Hamburg's respite for shop-weary men: hubby day care

The drop-off, unlike in most kindergartens, is quick and sob-free.

Soon after Karin von Huson kisses him goodbye, Jonny, his name written on a sticker stuck on his chest, settles into a plush couch with his friend Günter. The two nip at the drinks on the table in front of them and leaf through a pile of magazines - their wives happily off to shop in downtown Hamburg.

Welcome to Männergarten, Germany's first day care for men wanting to avoid hours in department-store dressing rooms and checkout lines. The brainchild of the Nox Bar in the heart of Hamburg's shopping district, the Saturday event provides two drinks, lunch, TV sports, and male bonding, all for just 10 euros ($11.81).

"It's a great idea," says Ms. von Huson, before rushing off with her friend. "It gives us time to ourselves, where we can talk and think in quiet."

Since its debut last month, Männergarten has welcomed as many as 30 men into the back section of the bar, says manager Alexander Stein.

Behind a velvet rope, Mr. Stein has set up a sort of big-boy's playroom. Board games are stacked on ottomans in front of large couches, men's magazines cover the coffee tables, and two fish tanks built into the wall of the upscale bar emit a soothing glow.

On a recent Saturday, a playpen set up by a toy company as a promotion was put to use by a camera team that wasted no time coaxing men into the pen for the perfect shot.

Not a Saturday has gone by, in fact, in which reporters - whether from the local rag or from French television - crowd into the back room, hovering boom mikes over a card game in progress, or asking participants to play with a remote-controlled car while the photographers shoot away.

"We've been completely surprised by the media attention," says Stein. He reflects for a moment. "It wouldn't be bad if it drops off a bit."

It's not difficult to see why the press has been flocking. Out of the universal maxim that men, women, and clothing racks just don't go together, Stein carved out what could develop into a blockbuster idea. Rumor has it that Berlin, Cologne, and Munich will soon follow suit with Männergartens of their own.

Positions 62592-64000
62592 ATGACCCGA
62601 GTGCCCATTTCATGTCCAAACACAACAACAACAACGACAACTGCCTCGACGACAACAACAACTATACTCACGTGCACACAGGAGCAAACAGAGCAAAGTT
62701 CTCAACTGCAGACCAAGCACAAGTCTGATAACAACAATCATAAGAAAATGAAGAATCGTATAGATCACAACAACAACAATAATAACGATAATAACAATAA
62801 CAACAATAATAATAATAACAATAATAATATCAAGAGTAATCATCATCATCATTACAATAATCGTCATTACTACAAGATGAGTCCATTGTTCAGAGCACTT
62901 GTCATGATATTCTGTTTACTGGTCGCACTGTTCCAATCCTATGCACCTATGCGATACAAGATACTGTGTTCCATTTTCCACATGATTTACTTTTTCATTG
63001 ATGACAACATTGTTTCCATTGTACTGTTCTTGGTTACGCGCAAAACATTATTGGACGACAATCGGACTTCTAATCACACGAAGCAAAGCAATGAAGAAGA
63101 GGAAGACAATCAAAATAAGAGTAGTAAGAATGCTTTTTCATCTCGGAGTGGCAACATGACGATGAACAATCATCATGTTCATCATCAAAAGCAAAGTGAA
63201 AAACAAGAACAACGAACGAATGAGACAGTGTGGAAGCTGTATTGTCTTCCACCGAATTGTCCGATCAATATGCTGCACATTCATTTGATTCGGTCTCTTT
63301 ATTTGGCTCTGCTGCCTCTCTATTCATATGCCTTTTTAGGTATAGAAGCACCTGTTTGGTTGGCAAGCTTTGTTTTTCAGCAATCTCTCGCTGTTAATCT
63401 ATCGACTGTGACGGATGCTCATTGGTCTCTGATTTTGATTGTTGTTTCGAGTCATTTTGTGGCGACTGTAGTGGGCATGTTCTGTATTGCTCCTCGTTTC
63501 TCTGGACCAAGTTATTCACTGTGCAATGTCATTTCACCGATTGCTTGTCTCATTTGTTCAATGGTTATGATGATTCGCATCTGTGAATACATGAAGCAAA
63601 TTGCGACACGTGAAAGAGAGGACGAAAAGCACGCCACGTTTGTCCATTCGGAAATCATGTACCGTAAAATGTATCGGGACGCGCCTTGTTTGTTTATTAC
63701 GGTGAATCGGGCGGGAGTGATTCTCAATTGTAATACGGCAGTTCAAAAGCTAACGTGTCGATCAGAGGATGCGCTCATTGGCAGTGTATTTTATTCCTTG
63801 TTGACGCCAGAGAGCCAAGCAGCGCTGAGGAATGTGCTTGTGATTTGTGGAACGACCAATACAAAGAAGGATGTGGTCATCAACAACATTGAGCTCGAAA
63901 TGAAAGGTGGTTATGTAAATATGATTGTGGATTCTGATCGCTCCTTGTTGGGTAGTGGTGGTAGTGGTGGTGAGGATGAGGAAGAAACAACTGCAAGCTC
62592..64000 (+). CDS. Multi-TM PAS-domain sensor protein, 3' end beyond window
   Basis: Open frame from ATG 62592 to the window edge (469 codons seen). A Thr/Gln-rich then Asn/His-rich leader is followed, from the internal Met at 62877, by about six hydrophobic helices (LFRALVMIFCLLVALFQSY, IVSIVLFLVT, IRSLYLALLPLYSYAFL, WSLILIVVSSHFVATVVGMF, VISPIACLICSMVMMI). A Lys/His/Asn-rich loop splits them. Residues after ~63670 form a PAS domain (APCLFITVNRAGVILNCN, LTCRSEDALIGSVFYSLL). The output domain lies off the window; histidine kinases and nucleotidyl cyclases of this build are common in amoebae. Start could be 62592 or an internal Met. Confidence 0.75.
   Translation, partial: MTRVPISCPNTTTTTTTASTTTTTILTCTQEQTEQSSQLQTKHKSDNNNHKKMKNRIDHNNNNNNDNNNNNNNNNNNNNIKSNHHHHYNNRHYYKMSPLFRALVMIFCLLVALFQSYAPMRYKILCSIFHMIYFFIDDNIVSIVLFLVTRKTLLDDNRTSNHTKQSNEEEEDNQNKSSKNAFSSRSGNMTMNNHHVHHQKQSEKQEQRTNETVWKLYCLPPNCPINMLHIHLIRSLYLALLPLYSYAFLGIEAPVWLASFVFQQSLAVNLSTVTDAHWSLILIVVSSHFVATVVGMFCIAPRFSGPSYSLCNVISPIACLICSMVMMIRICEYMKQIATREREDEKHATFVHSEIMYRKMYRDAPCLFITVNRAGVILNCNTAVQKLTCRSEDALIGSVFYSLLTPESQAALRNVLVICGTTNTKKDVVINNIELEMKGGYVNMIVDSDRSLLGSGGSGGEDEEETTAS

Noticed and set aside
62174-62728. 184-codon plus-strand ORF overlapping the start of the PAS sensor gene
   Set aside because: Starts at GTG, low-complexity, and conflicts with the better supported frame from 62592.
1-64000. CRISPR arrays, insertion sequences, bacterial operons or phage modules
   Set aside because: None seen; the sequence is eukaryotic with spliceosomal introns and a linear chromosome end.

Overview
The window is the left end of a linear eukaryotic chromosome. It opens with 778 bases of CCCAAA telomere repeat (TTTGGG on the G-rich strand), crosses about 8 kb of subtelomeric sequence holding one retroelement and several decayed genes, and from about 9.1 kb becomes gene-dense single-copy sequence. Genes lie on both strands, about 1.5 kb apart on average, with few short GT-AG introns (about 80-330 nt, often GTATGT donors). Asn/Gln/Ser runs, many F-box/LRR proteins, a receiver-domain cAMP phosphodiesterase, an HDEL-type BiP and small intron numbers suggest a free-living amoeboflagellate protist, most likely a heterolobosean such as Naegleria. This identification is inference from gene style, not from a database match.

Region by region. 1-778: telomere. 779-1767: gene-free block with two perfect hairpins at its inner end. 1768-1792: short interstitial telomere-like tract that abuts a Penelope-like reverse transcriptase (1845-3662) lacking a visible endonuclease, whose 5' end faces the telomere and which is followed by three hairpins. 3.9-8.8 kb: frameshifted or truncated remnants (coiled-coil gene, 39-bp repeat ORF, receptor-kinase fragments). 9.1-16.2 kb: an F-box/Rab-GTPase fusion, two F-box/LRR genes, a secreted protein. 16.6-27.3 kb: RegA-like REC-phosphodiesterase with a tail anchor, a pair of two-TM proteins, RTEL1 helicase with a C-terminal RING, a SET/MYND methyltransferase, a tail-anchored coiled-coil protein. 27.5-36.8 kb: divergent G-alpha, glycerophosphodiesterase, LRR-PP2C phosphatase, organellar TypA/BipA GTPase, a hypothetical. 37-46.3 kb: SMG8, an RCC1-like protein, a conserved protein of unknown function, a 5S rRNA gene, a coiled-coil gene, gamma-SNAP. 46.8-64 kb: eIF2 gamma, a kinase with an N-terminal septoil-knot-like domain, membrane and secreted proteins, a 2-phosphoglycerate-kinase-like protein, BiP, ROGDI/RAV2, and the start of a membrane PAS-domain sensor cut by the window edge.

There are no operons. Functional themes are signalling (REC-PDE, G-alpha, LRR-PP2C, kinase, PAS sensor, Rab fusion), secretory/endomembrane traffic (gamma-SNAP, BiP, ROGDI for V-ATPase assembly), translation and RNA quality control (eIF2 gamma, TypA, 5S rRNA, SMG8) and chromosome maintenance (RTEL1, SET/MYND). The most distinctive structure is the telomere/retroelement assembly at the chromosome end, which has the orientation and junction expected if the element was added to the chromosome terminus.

Men between the ages of 19 and 70 have been dropped off by their wives.

Many come from Hamburg's suburbs, accompanying their wives downtown for a customary day in the big city. But should a quick window-shopping tour turned into something more involved, the men start looking for a getaway.

"After trying on three pairs of pants that don't fit me, I'm ready to give it up and go home," says Holger Leez, sharing his shopping philosophy. "My wife somehow holds out longer, for some reason."

A recent Saturday marked Mr. Leez's second time at the Männergarten. The break from hours-long shopping jaunts through downtown, far from his regular local hangout, is a welcome one.

Leez has found a home in the middle of enemy territory where he can "get to know other people."

The last time he was here, he reports, three complete strangers got a card game going within minutes - a rarity in the great cold north of Germany, where natives keep the banter to a minimum and their collars turned up.

"We're not chained here," he says. "And the waitresses are also pretty. This isn't a humiliation, it's a reward."

Von Husen, his wife well out of earshot, agrees.

"Men are often the dominating personalities at home," says the retiree. "Now the women have the possibility of dropping them off, of dominating a bit. And that's fine."

Whether more guests will see it that way, and whether Männergarten is a real success, is something for the coming months to prove. Stein says he realizes the media hype will die down, and the men won't come back unless the place beats out what's available at their neighborhood pub.

In recent weeks, he's brought in "lecturers" from the local construction market to provide household fix-it tips and let the guests try out some heavy machinery.

A local bookseller hs also presented books of interest to the male species - including some by the German feminist Alice Schwarzer.

"I believe that fell into the 'know your enemy' category," says Stein.

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